Teaching this style of Arabic in schools is not a practice particular to the UAE, it is taught academically across the Arab world, while colloquially, local dialects are used that can vary considerably from this.

The difference here in the UAE is perhaps the great variety of Arabic dialects in use due to the country's diverse population. This means there is no consistent Arabic dialect heard outside the classroom as students learn the language, as may be the case for a student of Arabic in Egypt or Morocco, for example. 

Expat Transience


There is a significant challenge created by the combined factors of Arabic being taught to all students from Grade 1 and new students continuously arriving in the UAE and entering school in every year group. A group of students starting Grade 10 will therefore have some who have been learning Arabic for 9 years and some who do not speak a word, with students of every stage in between, in addition to the usual range of abilities present. 

This enormous diversity of abilities is simply not present in any other subject area, and puts heightened pressure on educators, requiring considerable differentiation of activities in order to avoid overwhelming or under-challenging learners. Of course, the success of educators attempting this will vary considerably from classroom to classroom across the country.

Ahmed Aref, Head of Arabic at Brighton College Dubai, explains how he handles this challenge:

"Students are grouped together in classes according to the number of years they have been learning Arabic, but we will still have a range of levels, and differentiate expectations within those classes. It is important that the tasks we set are not unmanageable, the level of challenge must be appropriate."

Mr Aref goes on to explain their practice for beginner students joining mid-year:

"When we have a student join us with zero Arabic, we try to bridge the gap as quickly as we can, so that they can go on to join a class of other beginner-level students. To do this, we work with them 1:1, with considerable focus to get them to this level where they can contribute. " 

Conflicting Pedagogical Approaches

There is a perception among parent communities that Arabic is being taught in a conflicting style to other subjects within international schools. Indeed, in the case of schools following British, IB or other international curricula, it is challenging to source Arabic teachers who are trained in the teaching styles and methodologies of these curricula. This is particularly apparent when we consider the sheer number of Arabic teachers required to roll out Arabic programmes to Years 1-10 across the country; it is simply not feasible for every school to recruit teachers with the exact IB, or National Curriculum of England training they require.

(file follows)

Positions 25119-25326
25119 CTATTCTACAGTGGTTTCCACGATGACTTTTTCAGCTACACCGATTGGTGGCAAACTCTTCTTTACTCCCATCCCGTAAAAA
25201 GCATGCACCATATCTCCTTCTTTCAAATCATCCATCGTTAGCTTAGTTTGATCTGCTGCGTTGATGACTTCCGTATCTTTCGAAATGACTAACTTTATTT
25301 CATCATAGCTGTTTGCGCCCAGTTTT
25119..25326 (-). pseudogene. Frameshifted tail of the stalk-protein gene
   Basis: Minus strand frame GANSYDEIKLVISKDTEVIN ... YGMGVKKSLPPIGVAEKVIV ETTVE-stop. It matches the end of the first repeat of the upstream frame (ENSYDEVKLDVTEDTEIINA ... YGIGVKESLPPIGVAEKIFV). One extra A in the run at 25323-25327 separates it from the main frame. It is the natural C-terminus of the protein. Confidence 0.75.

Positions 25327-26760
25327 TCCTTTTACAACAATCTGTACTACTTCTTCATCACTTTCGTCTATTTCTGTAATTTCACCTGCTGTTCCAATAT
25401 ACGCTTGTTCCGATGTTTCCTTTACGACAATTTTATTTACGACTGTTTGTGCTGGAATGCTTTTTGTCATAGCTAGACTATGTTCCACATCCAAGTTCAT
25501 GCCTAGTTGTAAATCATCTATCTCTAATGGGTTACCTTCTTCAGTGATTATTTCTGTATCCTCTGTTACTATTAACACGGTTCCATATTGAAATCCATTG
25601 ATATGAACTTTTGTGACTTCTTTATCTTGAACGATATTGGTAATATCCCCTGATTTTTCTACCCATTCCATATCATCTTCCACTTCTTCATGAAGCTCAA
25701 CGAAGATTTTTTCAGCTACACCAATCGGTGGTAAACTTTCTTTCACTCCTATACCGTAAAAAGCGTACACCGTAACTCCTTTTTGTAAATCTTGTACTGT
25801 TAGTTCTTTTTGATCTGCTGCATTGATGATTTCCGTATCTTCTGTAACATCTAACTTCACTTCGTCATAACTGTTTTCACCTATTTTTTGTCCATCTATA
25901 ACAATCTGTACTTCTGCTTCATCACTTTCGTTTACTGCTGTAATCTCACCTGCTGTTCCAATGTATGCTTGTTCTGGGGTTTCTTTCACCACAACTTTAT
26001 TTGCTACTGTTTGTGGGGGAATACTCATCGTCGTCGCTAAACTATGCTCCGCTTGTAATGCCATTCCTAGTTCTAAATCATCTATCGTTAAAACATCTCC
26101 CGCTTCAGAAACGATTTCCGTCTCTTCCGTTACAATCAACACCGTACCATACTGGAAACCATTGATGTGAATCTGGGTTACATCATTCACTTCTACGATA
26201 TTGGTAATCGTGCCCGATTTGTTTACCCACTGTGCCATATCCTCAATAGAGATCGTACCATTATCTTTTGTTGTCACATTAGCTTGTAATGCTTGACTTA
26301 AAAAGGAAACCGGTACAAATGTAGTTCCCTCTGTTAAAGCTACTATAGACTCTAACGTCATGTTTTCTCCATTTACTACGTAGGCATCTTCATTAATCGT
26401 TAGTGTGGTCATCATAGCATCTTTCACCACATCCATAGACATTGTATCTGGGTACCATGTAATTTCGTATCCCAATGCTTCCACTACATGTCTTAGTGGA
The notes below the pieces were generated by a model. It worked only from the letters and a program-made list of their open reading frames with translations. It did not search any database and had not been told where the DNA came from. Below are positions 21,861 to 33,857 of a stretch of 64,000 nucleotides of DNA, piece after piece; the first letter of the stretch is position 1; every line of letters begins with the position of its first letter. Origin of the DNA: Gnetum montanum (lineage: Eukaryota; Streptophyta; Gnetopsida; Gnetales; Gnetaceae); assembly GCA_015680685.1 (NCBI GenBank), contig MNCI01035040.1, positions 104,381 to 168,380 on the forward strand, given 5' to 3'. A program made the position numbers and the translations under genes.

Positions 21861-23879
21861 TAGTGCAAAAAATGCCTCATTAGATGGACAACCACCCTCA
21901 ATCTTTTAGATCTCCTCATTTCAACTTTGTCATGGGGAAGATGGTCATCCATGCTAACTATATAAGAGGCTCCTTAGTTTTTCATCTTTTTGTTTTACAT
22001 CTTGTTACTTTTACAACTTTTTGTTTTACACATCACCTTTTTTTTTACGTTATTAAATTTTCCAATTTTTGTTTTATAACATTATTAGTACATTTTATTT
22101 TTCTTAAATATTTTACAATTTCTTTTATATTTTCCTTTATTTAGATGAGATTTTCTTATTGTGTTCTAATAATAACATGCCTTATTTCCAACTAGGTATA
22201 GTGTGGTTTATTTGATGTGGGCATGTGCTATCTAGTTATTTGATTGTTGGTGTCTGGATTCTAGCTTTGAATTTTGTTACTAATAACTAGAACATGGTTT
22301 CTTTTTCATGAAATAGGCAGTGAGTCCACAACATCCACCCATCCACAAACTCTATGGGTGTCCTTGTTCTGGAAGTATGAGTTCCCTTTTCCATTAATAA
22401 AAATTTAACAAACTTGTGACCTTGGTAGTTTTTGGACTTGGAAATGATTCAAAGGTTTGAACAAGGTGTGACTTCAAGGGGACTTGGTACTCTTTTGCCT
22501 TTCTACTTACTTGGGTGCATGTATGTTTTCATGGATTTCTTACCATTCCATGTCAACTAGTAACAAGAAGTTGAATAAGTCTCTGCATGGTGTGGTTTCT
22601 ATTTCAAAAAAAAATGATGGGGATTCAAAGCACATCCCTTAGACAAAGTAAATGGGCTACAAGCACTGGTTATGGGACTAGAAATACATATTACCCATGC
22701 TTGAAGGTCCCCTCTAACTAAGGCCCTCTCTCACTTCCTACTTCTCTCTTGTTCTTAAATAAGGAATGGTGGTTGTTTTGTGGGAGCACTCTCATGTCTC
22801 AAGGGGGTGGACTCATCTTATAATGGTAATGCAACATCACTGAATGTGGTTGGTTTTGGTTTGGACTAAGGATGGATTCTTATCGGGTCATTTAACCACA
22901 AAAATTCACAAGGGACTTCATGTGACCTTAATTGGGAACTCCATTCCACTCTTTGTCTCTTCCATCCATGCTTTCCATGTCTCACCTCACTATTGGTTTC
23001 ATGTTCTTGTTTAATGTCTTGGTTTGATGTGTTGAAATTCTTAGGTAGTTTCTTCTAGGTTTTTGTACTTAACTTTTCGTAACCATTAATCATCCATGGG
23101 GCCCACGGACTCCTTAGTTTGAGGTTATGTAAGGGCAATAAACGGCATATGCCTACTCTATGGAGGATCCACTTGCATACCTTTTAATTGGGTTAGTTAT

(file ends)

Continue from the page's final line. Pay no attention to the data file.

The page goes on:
Nord Anglia International School Dubai has taken the approach that its Arabic team must be integrated into its larger World Languages Department, undertaking the same training, and utilising the same systems and strategies. Head of World Languages, Louise Nolan, tells us:

"In terms of the teaching approach, what we are doing in Arabic mirrors what we are doing in Spanish, French, German or Mandarin. We’ve done a lot of work on the curriculum, and considered the research on cognitive load theory and second language learning, and we’re using this in our Arabic classrooms. We are lucky to have a team here at NAS who are willing to work hard, are open minded to new approaches and are able to find creative ways to meet our students’ needs."
Arabic B students at Nord Anglia International School Dubai using social games to practice using the language.

Rasha Hijazi, GEMS Wellington Academy Al Khail, has taken a cross-curricular approach to ensure that learning Arabic is not a jarring experience for young learners. Collaborating with the school's drama, music and art departments, Ms Hijazi explained she has made the learning the language feel more accessible and enjoyable to her students. Ms Hijazi described an example of this:

“One topic that students learn is how to describe what they look like. We had the students act out a scenario, using what they’d learned. We set the scene that a thief came to their house in the middle of the night, and they saw the thief, so they had to give a witness statement to the police. The whole month they were learning to use language for this topic, they were waiting for the end performance exercise, they were so excited to do it.”

Parent Support

For families without any knowledge of the Arabic language, supporting their children in the subject can be challenging, leaving children to learn the language in isolation outside of school. Studies show that parental attitudes and involvement have a significant impact on educational attainment, for which learning a language is no exception. Ahmed Aref, Brighton College Dubai tells us:

"Parents must be mindful of the mindset they transfer to their children that if they are in the UAE temporarily, learning Arabic is not important. Learning a language is never wasted effort, regardless of where the family will live in the future."

GEMS World Academy Dubai has recognised this challenge and decided to take it on by creating a big push for parents to learn the language too, and found this has had significant positive outcomes. Rihabe Akerkedou told us:

“We did not stop at only teaching the children… we opened Arabic classes for parents too. Parents have told us that learning Arabic with us (twice a week) allows them to relate to their children’s situations in learning the language, and it also helps them to support their children at home.”